In 2011, AT&T attempted to buy T-Mobile USA. The Department of Justice blocked the deal, saying that we need four mobile telecom providers to ensure adequate competition. Let’s examine that idea. Are four competitors really necessary?
Let’s look at other countries:
In Japan, Korea, and China, each country has three major mobile operators, and all three operators are fairly healthy financially. The average revenue per user (ARPU) is about $42 in Japan and $31 in Korea. These are the countries that will start deploying nationwide 5G networks in 2019-2020, because they collect enough money to justify a 5G network.
In Europe, greater competition has resulted in lower ARPU. Germany, France, Spain and Italy have four operators and their ARPU numbers come in around $15 to $20. For these countries, we are not forecasting nationwide 5G networks anytime in the next five years because they don’t generate enough revenue to make it worthwhile.
So, the principle of “more competition drives lower prices” appears to be correct. But when we look below the surface, it’s not really true. Here’s why:
In Japan and Korea, the average data usage was about 4-5 GB per month as of December 2017. However, in Germany, France, and Italy, average usage was only 1-2 GB per month. So, translating from “dollars per month” into “dollars per GB” leads to a very different conclusion. Watching Katie’s kitten video costs twice as much in Germany than in Korea.
This concept will become even more obvious when 5G is launched. We’ve estimated that 5G networks will bring down the cost per GB dramatically.
Assuming that ARPU remains the same, 5G customers will get 10 times as much data for the same $40 per month. In other words, the retail price could drop from $12 per GB in Japan to about $1.20/GB. Heck, at that point many 5G subscribers will “cut the cord” and dump the broadband connection to their homes, saving another $50 per month.
By 2021, we expect the retail price per GB to be at least 5 times higher in Germany than in Korea. This will completely blow up the idea that four operators are better than three.
Tech markets are not a good place to apply “textbook” antitrust solutions. The “textbook” was written around things like oil and steel, where technology changes very slowly. In the telecom market, next-generation technology does a lot more to reduce prices than any other factor. We need to encourage investment in technology, not create the appearance of competition by forcing weak companies to continue limping along.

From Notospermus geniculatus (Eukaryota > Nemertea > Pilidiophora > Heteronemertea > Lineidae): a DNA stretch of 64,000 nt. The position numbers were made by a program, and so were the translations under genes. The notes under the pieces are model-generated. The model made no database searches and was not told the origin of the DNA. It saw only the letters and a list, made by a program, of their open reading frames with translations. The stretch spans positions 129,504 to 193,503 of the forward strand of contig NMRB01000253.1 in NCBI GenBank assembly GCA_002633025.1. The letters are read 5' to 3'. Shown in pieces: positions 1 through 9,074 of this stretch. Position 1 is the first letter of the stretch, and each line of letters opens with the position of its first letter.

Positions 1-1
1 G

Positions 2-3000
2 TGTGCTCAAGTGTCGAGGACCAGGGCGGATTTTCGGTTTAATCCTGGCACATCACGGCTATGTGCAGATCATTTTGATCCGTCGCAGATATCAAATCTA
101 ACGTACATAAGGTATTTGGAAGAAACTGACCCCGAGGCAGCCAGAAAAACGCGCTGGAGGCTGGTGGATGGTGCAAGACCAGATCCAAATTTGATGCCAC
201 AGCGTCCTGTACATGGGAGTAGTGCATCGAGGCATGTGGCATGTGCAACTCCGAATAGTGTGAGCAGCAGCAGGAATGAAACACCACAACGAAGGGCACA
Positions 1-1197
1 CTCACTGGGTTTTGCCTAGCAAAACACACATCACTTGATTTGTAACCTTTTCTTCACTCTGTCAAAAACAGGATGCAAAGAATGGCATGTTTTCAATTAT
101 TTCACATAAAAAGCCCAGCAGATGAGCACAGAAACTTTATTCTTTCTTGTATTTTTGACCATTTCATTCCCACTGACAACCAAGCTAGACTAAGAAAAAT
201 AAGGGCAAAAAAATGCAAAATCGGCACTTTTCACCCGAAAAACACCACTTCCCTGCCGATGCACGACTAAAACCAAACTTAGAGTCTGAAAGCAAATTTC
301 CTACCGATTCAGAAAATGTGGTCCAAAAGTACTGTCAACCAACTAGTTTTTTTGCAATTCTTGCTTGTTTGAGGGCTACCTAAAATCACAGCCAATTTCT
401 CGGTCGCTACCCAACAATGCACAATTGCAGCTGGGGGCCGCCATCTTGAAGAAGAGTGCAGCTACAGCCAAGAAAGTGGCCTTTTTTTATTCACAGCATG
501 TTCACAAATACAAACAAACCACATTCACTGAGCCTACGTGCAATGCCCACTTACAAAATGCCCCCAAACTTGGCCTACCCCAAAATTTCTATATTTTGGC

My advice to the Department of Justice: Let T-Mobile and Sprint get married. Their children will be capable of things that we can’t do today.
Joe Madden is principal analyst at Mobile Experts, a network of market and technology experts that analyze wireless markets. The team provides detailed research on Small Cell, Base Station, Carrier Wi-Fi, and IoT markets. Mr. Madden currently focuses on trends in 5G, IoT, and Enterprise markets for wireless infrastructure. Over 26 years in mobile communications, he accurately predicted the rise of Digital Predistortion, Remote Radio Heads, Small Cells, and the rise of a Mobile IT market. He validates his ideas with mobile and cable operators, as well as semiconductor suppliers, to find the match between business models and technology. Mr. Madden holds a physics degree from UCLA. Despite learning about economics at Stanford, he still obeys the laws of physics.
"Industry Voices" are opinion columns written by outside contributors—often industry experts or analysts—who are invited to the conversation by Fierce staff. They do not represent the opinions of Fierce.